That’s Professor Richard Wilson addressing his evolutionary biology class at Aeolian College, grappling with the issue of female sexuality as his own marriage falls apart because of bedroom incompatibility.  Dr. John Randolph, a professor of obstetrics and gynecology for the University of Michigan Health System and an author of a study recently published in the Journal of Clinical Endocrinology and Metabolism, had this to say: “[w]omen’s interest in sex is extremely complicated,” with “[m]ood and an overall sense of health and well-being [being] key for women.”

Read more:

The Myth of the Sexual Peak

He would never apologize for needing her physically and he would never risk being scorned on account of that need.

The flip side of forsaking all others is that you do not forsake me. I do not pursue other opportunities because you are my opportunity, not because I have lost interest in those opportunities. I give up the thrill of the chase and the excitement of new skin because you know my desires and have promised to accommodate them. … Liz was wrong; it was in fact a quid pro quo, a contract, and if you breach your end of it, why wouldn’t I breach mine? This may come as a shock, honey, but I am as much a slave to my libido as you are to it, even more so. It’s not a switch I can simply turn on and off. I get hungry and tired at inconvenient times, too, and there’s not much I can do about that, either. How many times do you get to say no, and why do you even want to say no in the first place? You didn’t have to accept the ring.

Tough talk, but he felt his blood freezing in his coronary arteries as he considered his newly-understood future. He was celibate and possibly having a heart attack. At forty-two. Reaching for his phone, he waited to see if any other symptoms appeared that would warrant calling an ambulance.

According to an article in the New York Daily News, it is a myth that men enjoy their sexual peak at an early age. The article quotes Dr. Hilda Hutcherson, a professor of obstetrics and gynecology at Columbia University Medical Center, as saying “If you are looking for great sex, then ages 35-45 would be the best time [for a man].”  But by that age, a lot of men seem to find themselves trapped in increasingly sexless marriages, just like Richard Wilson, in An Ordinary Man.

Frequency, Not Variety (Sorry, Guys)

According to the NY Daily News, researchers from the University of Montreal and Institut Armand-Frappier have found that “[m]en who have had sex with more than 20 women have a 28% lower chance of being diagnosed with prostate cancer.” The article goes on to quote study leader Marie-Elise Parent of the University of Montreal as saying, “[i]t is possible that having many female sexual partners results in a higher frequency of ejaculations, whose protective effect against prostate cancer has been previously observed in cohort studies.” In lay peoples’ terms, that means the more often you come, the less likely you’ll get this disease.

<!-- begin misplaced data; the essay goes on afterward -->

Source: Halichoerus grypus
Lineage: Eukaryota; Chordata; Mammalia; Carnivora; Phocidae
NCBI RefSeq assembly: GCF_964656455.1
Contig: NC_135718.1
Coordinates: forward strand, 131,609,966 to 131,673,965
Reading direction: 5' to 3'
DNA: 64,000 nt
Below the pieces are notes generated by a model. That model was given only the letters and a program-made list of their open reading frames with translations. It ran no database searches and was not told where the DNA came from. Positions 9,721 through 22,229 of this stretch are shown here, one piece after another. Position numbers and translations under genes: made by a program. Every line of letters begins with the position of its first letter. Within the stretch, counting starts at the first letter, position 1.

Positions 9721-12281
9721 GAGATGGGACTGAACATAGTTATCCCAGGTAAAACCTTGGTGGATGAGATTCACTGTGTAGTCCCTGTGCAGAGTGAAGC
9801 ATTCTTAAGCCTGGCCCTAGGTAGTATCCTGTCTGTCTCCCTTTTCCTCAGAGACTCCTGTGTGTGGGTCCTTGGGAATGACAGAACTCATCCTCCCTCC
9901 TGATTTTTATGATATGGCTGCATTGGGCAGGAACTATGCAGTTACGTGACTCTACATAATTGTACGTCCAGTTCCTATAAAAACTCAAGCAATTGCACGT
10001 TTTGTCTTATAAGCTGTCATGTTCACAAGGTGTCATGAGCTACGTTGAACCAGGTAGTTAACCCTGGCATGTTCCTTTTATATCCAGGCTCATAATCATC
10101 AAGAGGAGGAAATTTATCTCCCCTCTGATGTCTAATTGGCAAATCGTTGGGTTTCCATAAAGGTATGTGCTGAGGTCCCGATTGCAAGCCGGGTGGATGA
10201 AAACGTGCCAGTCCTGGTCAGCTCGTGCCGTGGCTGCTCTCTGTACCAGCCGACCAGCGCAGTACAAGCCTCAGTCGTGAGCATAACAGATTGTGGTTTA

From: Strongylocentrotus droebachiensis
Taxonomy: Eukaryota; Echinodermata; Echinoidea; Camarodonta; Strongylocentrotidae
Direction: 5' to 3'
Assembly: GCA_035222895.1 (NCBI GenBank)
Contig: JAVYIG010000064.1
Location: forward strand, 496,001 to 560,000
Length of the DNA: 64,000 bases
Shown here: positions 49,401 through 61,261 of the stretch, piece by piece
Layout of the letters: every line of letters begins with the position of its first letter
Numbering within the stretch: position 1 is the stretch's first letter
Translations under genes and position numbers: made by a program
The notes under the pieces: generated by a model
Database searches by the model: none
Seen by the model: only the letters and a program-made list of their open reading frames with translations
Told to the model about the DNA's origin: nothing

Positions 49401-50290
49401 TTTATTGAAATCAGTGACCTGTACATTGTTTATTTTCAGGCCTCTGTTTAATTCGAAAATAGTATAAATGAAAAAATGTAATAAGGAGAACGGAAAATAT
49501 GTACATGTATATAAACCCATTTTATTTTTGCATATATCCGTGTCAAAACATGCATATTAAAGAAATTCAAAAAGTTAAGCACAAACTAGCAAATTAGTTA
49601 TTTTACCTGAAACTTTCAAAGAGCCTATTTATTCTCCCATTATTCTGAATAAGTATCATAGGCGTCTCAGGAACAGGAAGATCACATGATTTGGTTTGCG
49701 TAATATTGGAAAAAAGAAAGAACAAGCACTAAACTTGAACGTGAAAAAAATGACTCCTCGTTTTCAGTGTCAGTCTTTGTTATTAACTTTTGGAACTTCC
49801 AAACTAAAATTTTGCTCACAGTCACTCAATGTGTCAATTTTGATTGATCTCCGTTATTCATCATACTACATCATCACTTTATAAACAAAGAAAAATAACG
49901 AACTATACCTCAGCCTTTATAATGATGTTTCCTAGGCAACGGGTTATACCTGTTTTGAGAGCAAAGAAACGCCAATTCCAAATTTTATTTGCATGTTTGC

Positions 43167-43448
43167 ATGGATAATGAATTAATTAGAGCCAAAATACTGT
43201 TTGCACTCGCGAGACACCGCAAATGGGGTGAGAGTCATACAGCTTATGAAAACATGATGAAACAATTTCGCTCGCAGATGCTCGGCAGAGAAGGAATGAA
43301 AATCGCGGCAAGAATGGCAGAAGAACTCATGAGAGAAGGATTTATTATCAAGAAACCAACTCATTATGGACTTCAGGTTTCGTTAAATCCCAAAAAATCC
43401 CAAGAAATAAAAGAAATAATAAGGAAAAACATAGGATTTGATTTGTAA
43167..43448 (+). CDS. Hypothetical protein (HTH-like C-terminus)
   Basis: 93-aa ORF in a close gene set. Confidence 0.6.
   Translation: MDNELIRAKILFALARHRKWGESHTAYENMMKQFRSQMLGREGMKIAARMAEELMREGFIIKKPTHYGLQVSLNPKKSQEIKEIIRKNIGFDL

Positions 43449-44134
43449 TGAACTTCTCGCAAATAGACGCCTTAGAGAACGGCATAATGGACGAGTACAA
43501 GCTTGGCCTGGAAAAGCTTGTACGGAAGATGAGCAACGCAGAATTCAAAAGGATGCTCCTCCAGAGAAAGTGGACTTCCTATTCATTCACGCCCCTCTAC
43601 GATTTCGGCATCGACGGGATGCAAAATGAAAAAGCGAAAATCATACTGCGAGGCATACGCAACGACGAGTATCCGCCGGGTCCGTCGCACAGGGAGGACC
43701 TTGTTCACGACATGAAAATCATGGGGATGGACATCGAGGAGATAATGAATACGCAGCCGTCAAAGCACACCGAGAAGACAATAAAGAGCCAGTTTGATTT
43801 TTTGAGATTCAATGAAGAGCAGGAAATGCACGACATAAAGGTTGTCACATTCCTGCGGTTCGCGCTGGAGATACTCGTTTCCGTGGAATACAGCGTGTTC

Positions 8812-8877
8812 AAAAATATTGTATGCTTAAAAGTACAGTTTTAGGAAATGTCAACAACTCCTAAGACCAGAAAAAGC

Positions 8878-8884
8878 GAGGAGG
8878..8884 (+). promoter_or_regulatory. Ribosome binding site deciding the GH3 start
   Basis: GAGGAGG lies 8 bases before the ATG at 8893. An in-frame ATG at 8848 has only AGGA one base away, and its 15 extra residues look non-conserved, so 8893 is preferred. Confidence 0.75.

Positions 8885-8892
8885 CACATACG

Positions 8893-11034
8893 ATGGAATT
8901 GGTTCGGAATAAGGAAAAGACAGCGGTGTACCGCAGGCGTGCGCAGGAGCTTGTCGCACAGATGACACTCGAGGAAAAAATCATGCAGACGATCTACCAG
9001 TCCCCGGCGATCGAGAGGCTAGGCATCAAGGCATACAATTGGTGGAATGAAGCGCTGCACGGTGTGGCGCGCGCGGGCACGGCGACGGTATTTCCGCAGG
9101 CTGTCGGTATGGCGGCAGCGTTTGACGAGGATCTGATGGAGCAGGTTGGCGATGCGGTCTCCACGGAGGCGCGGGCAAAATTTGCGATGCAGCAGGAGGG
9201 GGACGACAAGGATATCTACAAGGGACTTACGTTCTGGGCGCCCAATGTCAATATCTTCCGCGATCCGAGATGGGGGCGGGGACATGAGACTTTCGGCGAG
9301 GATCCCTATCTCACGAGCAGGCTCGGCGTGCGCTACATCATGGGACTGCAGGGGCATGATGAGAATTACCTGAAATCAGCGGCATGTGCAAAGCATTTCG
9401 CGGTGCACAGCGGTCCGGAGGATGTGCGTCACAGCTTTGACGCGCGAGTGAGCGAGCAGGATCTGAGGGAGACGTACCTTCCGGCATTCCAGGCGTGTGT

Richard, the sexually-frustrated protagonist in An Ordinary Man, already knew this and explained it to his attractive female colleague in evolutionary biology thusly:

“I’m beginning to think the pair-bonding mechanism is not quite perfected. Males are supposed to stay with a particular female despite other sexual opportunities because the females have done away with an estrous cycle and are, allegedly, receptive at all times of the year. It is to the male’s genetic advantage to have multiple offspring but nature ended up making the sexual act itself the reward by inventing the orgasm so, the thinking goes, it is the act of intercourse – not the birth of progeny – that is meant to satisfy the male; meaning he should be just as happy having sex with the same woman fifty times with just one birth resulting as he would be with fifty women and fifty births. It is the fifty orgasms that are important. So far, so good: dad, in exchange for regular sex, stays around to help mom raise what amounts to a very needy infant with a comparatively long period of dependency.”